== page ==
Want to read a stag­ger­ing fig­ure? How about 84 per­cent of apps are not used more than two times? Amaz­ing fig­ure. Espe­cially since this means that 84 per­cent of the money mar­keters spend on adver­tis­ing their apps and build­ing them is lost. “It’s a tough chal­lenge to make peo­ple down­load your app, but the real chal­lenge is to make peo­ple remem­ber your app, cre­ate a usage rou­tine, and reward them prop­erly for that with per­son­al­ized rewards,” explained the direc­tor of mobile prod­ucts of Groupon dur­ing his pre­sen­ta­tion at the 2014 Mobile Word Con­gress. And when you know that mobile buy­ers spend two times more than non­mo­bile con­sumers (Groupon tes­ti­mony at the Mobile World Con­gress again, 2013 this time), it’s really inter­est­ing to keep them engaged; it’s two times more interesting.

There are two ways to get this done:

  1. A won­der­ful app expe­ri­ence has a five star rat­ing in app stores.
  2. A per­son­al­ized push noti­fi­ca­tion strat­egy inte­grated in a global mar­ket­ing strat­egy, let’s focus on that point.

This doesn’t mean from a cus­tomer stand­point that they accept this com­mu­ni­ca­tion chan­nel freely. Orga­ni­za­tions mustn’t fall into the same errors as email by blast­ing and batch­ing push notifications—customers are aware that they can have con­trol and they expect to use it.

Con­sumers adopt push noti­fi­ca­tions but want to be in con­trol,” noted Forrester’s Thomas Hus­son,  in his report, “Push Mobile Engage­ment to the Next Level.” Push noti­fi­ca­tions can increase engage­ment and reten­tion four times accord­ing to push noti­fi­ca­tion pure play­ers. It’s a clear sign that app users like this com­mu­ni­ca­tion chan­nel. But using the most per­sonal device ever invented as a com­mu­ni­ca­tion chan­nel has to be done with a lot of cau­tion. Using push noti­fi­ca­tions is like knock­ing on people’s door. It’s bet­ter to have some­thing valu­able and per­son­al­ized to say, and it’s even bet­ter if you have been invited to enter!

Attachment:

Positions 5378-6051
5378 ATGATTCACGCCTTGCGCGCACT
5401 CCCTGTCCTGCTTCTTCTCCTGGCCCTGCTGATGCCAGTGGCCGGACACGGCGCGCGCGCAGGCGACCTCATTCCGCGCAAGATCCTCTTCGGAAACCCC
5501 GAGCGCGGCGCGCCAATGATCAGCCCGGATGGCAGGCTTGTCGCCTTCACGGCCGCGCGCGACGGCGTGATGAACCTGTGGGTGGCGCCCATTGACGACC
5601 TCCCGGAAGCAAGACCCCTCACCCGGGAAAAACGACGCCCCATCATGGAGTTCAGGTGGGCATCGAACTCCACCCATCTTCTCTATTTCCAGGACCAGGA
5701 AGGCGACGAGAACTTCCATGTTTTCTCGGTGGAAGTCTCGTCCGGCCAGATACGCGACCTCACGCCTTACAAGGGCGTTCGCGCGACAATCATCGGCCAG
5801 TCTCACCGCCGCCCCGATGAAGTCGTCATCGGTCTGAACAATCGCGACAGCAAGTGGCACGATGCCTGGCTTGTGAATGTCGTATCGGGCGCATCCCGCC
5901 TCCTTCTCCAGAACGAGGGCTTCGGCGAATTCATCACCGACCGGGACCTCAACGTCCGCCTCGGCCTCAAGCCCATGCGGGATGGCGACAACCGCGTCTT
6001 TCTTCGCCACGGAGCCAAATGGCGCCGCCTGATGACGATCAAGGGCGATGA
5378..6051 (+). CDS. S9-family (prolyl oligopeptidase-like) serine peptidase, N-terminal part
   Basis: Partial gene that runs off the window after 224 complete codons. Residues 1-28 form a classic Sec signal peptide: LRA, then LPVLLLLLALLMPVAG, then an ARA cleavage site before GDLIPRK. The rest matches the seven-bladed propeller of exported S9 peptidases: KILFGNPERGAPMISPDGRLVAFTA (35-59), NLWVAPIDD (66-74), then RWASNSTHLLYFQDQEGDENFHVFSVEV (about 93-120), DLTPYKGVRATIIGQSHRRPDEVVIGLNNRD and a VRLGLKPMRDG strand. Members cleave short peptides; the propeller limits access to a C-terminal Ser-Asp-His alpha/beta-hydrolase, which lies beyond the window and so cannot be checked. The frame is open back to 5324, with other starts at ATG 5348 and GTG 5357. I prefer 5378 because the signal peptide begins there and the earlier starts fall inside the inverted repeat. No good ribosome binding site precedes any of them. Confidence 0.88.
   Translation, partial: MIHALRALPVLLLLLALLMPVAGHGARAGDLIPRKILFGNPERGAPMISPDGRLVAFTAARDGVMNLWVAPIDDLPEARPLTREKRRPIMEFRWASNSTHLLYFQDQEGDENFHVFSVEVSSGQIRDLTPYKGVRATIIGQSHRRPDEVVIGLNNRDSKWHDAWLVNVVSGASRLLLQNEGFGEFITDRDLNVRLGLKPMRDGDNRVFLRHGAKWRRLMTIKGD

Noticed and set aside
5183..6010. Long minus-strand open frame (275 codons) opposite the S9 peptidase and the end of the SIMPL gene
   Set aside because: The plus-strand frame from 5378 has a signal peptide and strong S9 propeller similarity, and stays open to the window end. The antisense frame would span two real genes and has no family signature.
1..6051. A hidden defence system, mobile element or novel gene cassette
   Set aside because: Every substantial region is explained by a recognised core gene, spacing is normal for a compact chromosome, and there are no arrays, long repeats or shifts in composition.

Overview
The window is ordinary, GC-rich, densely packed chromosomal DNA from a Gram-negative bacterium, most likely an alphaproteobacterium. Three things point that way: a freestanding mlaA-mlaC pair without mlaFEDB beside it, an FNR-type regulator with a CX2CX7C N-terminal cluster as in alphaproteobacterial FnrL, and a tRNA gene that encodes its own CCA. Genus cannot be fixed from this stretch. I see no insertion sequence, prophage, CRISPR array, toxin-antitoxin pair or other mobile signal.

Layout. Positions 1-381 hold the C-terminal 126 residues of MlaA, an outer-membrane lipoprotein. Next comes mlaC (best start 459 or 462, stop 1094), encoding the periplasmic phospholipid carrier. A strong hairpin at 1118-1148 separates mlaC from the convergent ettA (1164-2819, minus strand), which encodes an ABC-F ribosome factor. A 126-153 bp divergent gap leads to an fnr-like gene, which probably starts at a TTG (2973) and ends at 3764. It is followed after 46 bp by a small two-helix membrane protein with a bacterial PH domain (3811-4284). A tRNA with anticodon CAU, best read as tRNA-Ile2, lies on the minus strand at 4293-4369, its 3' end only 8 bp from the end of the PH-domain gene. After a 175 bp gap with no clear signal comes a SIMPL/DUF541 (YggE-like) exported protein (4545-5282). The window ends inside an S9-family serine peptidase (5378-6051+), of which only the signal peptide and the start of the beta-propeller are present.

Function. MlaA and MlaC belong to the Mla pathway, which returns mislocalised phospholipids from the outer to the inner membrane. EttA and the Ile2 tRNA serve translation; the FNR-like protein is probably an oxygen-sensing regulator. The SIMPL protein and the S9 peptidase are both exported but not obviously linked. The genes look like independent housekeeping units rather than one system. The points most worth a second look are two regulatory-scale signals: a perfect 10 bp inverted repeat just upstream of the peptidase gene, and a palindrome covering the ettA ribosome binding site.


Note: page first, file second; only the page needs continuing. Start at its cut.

The Impor­tance of the Login

Push noti­fi­ca­tions or “pushes” can be per­son­al­ized based on app behavior—it’s the min­i­mum level of per­son­al­iza­tion. Same as email or SMS, blast­ing pushes has poor ROI. More­over, blast­ing on the most per­son­al­ized life com­pan­ion of peo­ple can lead to vio­lent backlash.

Thus, it’s rec­om­mended and far more effec­tive to per­son­al­ize it using the whole app user pro­file. To do so, it’s impor­tant to encour­age peo­ple to login.

Below are two tips to max­i­mize login attempts;

  1. Facil­i­tate: Face­book or Google+ logins are great exam­ples. We can all agree that no one likes fill­ing out forms on a mobile phone. Peo­ple clearly pre­fer a sin­gle click on a Face­book login but­ton. Thus, encour­ag­ing social login will boost login rates dra­mat­i­cally. If you’re con­sid­er­ing using forms, they should be short and well designed.
  2. Pitch and pro­vide value: Like on your web­site, you can force login to access to the app. Ven​teprivee​.com does just that. Oth­er­wise you have to explain why cre­at­ing an account or log­ging into your app will pro­vide a bet­ter expe­ri­ence of addi­tional fea­tures. On voyage-sncf app, a travel reser­va­tion app, trav­el­ers have a tremen­dous expe­ri­ence once they log in. The app is fully per­son­al­ized and reg­is­tered with your pro­file and that of your fam­ily mem­bers with your loy­alty cards, seat pref­er­ences, pay­ment infor­ma­tion, past pur­chases, e-tickets, your push noti­fi­ca­tions pref­er­ences, etc.